I missed that bit.

Treat the new wall and the metal door as a cavity wall - the metal door is the weather proof (but almost certainly not 100% waterproof) exterior skin, and the new wall as the inner skin with a ventilated gap in between to allow moisture to disperse. This may mean leaving the top of the door unsealed, and making suitable provision at the bottom to stop surface water from outside coming in, whilst allowing air to flow when the water's gone away.

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Re: Blocking off a garage door

#284009

Postby DrFfybes » February 13th, 2020, 1:46 pm

Is this a temporary conversion for hobby use or a permanent change? If the former then hake sure it is easy to return to a garage if that is what will be required.

If permanent then there are a whole load of other things to consider here, as well as making sure it conforms to building regs if he wants to sell the place later with it classed as a room.

What is the floor made of, is it insulated, will a suspended floor be fitted, how will the underfloor be ventilated and insulated.
Does the door lead to the kitchen, is there a means of escape from this room?
Will there be sufficient ventilation to the new room, will it need a new window?
Will it meet Part L as already mentioned for insulation.

A good start is Paul Hymer's book "Home Conversions". It is a bit out of date now but can be picked up for peanuts on Amazon.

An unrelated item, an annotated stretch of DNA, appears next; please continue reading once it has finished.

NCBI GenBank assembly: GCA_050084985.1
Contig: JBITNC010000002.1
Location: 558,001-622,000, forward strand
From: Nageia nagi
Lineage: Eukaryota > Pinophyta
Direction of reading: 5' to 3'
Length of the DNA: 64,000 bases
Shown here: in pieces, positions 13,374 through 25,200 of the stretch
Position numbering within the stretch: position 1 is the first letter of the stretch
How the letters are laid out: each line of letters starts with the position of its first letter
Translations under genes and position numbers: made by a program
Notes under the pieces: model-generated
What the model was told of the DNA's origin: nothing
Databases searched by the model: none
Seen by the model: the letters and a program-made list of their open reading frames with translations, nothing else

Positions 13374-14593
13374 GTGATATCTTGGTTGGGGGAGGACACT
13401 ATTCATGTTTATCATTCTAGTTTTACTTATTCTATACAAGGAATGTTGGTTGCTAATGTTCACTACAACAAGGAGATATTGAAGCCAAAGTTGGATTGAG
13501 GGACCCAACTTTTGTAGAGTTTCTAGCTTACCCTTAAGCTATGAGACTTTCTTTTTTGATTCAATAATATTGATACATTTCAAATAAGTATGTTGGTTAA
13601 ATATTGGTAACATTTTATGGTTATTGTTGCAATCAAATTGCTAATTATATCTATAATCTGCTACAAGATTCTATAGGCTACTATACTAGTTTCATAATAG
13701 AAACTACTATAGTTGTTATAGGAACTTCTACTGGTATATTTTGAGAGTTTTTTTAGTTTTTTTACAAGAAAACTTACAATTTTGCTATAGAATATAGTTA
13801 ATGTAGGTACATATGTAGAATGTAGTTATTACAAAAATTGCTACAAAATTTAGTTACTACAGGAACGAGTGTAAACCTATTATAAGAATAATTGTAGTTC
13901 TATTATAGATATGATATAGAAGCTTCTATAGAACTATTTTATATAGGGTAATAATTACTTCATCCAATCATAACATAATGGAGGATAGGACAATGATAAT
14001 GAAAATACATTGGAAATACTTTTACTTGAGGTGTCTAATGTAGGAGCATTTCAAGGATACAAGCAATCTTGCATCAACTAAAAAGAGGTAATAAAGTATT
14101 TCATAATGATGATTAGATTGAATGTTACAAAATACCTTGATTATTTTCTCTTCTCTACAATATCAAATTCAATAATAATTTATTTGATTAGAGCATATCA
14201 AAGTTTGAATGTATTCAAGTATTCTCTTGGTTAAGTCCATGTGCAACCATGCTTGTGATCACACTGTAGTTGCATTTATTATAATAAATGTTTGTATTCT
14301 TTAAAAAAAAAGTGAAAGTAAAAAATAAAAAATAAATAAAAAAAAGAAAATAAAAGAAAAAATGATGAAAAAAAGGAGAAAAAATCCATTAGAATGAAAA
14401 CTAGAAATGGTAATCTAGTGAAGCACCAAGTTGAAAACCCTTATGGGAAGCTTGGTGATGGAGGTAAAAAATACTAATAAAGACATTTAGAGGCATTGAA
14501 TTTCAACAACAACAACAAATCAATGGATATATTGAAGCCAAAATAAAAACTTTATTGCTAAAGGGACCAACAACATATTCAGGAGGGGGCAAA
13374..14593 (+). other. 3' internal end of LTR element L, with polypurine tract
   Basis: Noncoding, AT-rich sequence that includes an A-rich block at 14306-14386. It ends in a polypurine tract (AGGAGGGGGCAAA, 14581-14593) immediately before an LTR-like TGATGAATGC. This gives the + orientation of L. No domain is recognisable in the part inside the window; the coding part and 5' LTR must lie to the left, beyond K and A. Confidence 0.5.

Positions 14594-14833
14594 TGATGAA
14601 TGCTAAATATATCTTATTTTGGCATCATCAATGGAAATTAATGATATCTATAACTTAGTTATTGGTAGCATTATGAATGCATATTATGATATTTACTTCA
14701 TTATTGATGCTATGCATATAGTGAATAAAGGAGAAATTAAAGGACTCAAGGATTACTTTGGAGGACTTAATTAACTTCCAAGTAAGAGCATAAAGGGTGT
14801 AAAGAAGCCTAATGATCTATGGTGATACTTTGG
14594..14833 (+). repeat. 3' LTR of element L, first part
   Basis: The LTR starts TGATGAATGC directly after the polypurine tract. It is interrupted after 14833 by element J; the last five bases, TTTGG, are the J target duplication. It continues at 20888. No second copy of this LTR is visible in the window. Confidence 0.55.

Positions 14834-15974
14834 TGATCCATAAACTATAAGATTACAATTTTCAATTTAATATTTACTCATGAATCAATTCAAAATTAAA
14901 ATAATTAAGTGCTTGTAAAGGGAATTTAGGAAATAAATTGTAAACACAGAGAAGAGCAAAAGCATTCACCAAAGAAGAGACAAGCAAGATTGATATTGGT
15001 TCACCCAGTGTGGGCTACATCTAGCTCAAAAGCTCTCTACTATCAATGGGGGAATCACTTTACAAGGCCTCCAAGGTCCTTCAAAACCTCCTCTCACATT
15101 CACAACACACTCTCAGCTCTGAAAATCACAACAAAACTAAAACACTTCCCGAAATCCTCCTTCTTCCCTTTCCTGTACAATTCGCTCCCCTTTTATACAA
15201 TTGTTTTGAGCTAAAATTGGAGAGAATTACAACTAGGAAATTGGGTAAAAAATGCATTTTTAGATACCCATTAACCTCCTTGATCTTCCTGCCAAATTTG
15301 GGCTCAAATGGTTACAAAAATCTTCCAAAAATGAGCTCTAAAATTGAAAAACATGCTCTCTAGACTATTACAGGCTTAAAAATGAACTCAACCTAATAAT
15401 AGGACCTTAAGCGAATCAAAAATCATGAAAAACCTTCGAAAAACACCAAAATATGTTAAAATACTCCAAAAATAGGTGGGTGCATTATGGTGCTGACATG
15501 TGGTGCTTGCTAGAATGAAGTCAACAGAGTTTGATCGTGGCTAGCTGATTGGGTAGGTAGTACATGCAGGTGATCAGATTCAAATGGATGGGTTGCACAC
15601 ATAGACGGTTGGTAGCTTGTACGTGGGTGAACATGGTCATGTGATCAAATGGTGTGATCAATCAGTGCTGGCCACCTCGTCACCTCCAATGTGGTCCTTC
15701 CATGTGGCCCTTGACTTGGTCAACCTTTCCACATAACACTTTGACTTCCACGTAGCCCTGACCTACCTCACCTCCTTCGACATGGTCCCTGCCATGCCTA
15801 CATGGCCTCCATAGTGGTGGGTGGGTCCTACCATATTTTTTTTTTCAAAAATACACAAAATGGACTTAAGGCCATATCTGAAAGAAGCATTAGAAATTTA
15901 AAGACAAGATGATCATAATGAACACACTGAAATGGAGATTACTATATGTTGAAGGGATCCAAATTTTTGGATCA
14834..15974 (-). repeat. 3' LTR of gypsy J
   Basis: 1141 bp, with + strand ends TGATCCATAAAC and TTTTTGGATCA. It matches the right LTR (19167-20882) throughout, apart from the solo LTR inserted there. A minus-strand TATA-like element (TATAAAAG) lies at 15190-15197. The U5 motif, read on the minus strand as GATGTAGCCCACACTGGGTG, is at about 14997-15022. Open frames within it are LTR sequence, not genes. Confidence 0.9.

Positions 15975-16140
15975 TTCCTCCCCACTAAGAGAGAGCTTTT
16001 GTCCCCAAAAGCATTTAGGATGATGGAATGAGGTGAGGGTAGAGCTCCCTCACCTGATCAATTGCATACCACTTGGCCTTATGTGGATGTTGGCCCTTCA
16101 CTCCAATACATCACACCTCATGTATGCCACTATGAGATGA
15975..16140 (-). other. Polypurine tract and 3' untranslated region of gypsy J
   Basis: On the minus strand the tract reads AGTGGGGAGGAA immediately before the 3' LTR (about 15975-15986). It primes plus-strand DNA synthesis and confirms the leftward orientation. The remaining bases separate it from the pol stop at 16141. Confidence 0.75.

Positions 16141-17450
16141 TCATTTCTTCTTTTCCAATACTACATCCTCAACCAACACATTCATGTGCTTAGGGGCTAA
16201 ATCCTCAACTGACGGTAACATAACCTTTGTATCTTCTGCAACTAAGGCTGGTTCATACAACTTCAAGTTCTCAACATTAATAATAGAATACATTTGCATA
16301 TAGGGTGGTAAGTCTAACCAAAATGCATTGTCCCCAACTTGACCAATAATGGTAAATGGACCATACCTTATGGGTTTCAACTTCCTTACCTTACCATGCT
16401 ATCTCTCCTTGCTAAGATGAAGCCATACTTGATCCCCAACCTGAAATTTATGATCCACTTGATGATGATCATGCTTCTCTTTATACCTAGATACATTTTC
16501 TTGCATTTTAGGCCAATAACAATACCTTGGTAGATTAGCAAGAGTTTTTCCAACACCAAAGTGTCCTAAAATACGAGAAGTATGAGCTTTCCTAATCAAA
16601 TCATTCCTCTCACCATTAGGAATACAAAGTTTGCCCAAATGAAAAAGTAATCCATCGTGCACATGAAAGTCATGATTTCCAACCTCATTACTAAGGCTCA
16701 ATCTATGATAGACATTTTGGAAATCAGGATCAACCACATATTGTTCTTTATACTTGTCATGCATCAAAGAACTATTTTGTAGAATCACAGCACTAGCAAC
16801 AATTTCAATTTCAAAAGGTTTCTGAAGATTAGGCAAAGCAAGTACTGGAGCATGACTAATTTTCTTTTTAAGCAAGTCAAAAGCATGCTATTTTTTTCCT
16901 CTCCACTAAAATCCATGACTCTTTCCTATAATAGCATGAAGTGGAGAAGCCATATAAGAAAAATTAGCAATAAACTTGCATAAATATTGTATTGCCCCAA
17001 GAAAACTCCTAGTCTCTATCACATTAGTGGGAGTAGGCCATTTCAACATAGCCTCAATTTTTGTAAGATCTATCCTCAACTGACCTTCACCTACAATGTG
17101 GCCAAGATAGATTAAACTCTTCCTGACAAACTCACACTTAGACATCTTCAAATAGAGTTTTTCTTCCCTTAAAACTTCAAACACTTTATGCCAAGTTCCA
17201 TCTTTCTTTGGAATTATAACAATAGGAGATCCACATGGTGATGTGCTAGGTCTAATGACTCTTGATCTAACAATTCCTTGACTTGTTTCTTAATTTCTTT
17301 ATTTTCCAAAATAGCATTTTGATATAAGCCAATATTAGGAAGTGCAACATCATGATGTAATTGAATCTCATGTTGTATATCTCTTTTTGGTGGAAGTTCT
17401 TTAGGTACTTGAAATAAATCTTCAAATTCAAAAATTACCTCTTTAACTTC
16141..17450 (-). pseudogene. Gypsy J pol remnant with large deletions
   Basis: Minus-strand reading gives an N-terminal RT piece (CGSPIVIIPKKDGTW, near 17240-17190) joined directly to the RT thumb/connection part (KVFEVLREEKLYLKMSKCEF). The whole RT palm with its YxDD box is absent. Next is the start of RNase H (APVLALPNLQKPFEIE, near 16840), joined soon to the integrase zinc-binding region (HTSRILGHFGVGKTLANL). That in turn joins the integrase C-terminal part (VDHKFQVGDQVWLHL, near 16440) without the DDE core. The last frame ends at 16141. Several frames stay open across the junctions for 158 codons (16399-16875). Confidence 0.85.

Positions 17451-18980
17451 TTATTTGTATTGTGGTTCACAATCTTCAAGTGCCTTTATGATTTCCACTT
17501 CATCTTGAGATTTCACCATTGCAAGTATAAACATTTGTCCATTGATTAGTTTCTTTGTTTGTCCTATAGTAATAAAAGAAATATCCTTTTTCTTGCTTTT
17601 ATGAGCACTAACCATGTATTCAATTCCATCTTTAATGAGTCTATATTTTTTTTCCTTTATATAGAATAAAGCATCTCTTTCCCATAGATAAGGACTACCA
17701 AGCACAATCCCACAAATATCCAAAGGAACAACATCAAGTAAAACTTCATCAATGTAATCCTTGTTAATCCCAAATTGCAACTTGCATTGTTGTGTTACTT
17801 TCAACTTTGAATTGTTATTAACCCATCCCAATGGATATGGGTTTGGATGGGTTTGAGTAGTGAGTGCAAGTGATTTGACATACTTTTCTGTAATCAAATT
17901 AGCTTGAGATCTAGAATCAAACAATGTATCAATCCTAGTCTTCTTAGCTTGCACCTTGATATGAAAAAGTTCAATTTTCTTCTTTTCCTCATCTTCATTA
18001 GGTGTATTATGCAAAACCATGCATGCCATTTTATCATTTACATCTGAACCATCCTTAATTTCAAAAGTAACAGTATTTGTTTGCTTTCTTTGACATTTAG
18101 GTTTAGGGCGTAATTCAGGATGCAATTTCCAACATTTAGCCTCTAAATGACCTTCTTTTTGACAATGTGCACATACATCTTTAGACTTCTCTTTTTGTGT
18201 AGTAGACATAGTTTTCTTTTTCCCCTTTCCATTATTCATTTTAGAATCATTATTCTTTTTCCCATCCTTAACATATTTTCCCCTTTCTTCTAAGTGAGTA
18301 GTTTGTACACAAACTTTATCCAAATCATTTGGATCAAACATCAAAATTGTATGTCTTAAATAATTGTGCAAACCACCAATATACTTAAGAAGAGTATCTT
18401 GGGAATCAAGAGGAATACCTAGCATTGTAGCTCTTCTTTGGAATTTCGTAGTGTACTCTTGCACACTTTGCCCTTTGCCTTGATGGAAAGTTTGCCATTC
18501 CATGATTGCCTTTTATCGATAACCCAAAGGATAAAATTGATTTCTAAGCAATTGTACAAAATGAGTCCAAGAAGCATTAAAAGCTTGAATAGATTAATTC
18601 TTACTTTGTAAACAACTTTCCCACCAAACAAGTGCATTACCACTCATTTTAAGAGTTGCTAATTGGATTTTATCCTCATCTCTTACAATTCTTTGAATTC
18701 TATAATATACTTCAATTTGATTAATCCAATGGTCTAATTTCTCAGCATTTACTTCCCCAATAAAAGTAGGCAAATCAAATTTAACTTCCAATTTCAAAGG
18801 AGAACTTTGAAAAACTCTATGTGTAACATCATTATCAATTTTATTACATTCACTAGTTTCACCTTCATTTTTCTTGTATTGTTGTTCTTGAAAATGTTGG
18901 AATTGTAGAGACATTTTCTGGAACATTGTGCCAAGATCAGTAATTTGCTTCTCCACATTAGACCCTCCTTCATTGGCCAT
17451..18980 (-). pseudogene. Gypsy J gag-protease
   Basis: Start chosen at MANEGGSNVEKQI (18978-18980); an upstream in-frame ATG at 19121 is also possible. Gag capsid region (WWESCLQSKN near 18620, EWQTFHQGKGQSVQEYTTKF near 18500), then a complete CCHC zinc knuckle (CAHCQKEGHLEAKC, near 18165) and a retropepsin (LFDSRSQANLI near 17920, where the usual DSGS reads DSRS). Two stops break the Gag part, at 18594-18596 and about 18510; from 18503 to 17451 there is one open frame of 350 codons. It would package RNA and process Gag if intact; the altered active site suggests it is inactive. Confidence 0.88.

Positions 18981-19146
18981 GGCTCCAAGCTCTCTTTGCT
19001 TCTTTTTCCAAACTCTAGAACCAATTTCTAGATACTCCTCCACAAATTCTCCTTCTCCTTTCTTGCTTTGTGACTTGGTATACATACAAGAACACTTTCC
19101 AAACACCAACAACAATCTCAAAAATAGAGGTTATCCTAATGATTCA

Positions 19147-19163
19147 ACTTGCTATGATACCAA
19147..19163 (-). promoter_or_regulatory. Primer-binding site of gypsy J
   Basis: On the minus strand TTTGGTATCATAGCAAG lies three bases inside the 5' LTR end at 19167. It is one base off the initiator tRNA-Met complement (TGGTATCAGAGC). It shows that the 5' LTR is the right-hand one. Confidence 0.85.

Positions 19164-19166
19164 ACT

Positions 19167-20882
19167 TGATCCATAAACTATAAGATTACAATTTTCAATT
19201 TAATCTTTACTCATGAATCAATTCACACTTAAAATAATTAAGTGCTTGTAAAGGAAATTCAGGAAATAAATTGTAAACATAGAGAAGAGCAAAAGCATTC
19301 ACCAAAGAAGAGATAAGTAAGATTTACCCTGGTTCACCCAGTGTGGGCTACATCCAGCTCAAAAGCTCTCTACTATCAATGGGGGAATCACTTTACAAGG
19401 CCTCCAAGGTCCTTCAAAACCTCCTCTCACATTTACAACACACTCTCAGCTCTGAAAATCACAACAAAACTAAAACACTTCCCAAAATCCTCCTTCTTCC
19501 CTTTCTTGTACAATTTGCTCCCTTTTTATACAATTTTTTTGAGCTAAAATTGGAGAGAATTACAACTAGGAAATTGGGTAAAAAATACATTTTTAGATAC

Paul

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Re: Blocking off a garage door

#284012

Postby todthedog » February 13th, 2020, 1:58 pm

Galvanised metal stud and track is worth considering. Easy to fit and won't rot.

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Re: Blocking off a garage door

#284017

Postby MyNameIsUrl » February 13th, 2020, 2:10 pm

DrFfybes wrote:Is this a temporary conversion for hobby use or a permanent change? If the former then hake sure it is easy to return to a garage if that is what will be required.

If permanent then there are a whole load of other things to consider here, as well as making sure it conforms to building regs if he wants to sell the place later with it classed as a room.

What is the floor made of, is it insulated, will a suspended floor be fitted, how will the underfloor be ventilated and insulated.
Does the door lead to the kitchen, is there a means of escape from this room?
Will there be sufficient ventilation to the new room, will it need a new window?
Will it meet Part L as already mentioned for insulation.

A good start is Paul Hymer's book "Home Conversions". It is a bit out of date now but can be picked up for peanuts on Amazon.


I'd say semi-permanent, in that I'd expect it to be like that for years but could be converted back if required. A bit unlikely though, as it's too small for a modern car.

It's been used as a crafts/sewing/workshop for many years, but the owners want to do it up a bit especially as it gets a bit cold and draughty in winter. The idea is to make a hobby workshop which is a bit more comfortable, not to make a habitable room. Fire door and any necessary fireproofing of the ceiling are all in place as it was built as a garage.

The floor is concrete, with some laminate, which will be upgraded. There's a smoke detector already. No window, but an extractor fan may be installed. The fire door leads to the hallway of the house.